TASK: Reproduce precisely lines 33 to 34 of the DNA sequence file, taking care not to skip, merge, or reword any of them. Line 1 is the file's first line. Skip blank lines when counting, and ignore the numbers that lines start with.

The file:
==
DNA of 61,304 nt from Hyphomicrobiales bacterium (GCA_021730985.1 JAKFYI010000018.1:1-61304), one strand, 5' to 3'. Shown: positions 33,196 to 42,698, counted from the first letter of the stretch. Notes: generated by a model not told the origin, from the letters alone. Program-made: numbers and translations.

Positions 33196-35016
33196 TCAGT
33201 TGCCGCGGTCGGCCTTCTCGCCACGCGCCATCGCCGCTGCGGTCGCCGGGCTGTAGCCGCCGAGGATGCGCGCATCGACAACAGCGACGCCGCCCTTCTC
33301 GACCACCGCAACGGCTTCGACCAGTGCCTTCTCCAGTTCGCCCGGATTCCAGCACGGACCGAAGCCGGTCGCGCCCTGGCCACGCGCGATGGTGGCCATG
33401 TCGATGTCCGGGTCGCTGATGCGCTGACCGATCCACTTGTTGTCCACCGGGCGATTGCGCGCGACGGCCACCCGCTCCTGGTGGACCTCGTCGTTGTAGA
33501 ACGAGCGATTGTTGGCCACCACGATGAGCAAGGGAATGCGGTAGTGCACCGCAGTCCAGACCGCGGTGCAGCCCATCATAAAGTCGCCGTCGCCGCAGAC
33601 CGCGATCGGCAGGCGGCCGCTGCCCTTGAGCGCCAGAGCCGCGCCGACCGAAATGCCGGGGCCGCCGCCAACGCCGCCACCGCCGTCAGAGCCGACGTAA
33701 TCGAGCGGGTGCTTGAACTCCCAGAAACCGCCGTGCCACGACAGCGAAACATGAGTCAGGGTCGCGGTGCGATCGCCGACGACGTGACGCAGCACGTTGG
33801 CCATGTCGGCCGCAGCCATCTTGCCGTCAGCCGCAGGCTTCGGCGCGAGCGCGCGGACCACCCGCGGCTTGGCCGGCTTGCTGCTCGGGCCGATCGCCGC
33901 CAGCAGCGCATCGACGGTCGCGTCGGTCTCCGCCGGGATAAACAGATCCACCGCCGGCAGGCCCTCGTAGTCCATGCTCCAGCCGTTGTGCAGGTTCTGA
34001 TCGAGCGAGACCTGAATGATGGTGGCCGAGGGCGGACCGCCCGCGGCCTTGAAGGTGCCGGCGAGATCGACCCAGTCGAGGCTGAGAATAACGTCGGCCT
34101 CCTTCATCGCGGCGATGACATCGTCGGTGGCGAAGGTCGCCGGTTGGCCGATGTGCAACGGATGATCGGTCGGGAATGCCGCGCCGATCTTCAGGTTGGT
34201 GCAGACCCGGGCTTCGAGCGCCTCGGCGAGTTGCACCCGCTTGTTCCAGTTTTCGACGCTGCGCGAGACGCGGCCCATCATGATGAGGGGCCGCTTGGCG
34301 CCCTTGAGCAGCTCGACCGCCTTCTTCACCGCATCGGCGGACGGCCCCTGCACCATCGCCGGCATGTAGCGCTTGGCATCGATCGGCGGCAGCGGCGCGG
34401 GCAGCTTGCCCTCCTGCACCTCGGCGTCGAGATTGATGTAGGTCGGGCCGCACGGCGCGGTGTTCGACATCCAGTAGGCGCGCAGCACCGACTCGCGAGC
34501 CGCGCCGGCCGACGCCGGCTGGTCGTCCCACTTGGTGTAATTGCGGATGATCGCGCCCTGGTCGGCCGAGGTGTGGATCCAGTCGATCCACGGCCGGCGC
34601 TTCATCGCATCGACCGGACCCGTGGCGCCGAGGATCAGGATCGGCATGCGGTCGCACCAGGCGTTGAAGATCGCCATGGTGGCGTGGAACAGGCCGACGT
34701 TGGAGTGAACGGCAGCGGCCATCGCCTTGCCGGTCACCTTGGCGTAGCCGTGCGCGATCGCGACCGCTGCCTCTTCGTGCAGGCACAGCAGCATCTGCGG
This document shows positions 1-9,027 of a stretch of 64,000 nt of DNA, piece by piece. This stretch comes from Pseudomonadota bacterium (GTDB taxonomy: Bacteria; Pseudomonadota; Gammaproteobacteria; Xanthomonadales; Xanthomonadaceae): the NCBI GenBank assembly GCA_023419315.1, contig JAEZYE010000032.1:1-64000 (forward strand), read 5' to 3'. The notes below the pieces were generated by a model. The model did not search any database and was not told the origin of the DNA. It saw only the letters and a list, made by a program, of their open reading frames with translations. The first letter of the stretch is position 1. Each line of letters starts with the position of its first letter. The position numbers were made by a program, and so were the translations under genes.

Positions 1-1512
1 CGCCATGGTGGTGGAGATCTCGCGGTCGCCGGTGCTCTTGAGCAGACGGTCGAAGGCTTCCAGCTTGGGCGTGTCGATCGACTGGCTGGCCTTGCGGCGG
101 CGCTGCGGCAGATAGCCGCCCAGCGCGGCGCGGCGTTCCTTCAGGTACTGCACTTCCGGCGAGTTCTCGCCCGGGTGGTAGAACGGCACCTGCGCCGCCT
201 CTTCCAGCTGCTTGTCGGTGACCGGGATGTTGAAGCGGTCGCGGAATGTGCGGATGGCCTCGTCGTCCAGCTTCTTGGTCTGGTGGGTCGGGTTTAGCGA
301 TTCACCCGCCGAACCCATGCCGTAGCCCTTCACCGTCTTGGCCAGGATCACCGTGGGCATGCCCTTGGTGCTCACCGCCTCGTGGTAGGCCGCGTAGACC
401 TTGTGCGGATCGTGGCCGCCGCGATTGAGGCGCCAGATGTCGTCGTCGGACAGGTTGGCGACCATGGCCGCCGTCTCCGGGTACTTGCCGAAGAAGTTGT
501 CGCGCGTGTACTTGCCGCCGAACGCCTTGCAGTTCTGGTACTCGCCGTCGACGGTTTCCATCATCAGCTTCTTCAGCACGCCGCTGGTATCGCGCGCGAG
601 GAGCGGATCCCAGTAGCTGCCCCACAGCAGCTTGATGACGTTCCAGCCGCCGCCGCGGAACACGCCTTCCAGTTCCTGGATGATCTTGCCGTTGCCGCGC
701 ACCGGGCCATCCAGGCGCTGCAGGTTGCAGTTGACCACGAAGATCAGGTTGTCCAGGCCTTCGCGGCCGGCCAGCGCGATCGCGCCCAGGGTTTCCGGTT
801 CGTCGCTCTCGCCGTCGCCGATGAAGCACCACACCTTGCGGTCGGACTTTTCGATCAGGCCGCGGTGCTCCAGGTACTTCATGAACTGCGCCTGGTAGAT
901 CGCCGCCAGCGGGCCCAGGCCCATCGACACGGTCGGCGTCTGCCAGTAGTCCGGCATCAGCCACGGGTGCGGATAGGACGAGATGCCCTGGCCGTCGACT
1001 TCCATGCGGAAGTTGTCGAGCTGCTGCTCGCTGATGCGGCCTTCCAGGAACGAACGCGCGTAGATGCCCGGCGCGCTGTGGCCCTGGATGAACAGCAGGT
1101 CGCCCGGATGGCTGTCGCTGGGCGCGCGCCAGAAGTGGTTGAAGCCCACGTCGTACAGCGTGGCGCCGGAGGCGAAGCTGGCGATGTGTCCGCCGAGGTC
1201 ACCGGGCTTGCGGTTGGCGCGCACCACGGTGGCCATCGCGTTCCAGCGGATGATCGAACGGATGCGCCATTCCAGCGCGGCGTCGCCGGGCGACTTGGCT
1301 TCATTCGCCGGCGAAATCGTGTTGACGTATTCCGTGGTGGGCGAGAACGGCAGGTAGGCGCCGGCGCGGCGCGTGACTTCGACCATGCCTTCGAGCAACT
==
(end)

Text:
1101 CGCCCGGATGGCTGTCGCTGGGCGCGCGCCAGAAGTGGTTGAAGCCCACGTCGTACAGCGTGGCGCCGGAGGCGAAGCTGGCGATGTGTCCGCCGAGGTC
1201 ACCGGGCTTGCGGTTGGCGCGCACCACGGTGGCCATCGCGTTCCAGCGGATGATCGAACGGATGCGCCATTCCAGCGCGGCGTCGCCGGGCGACTTGGCT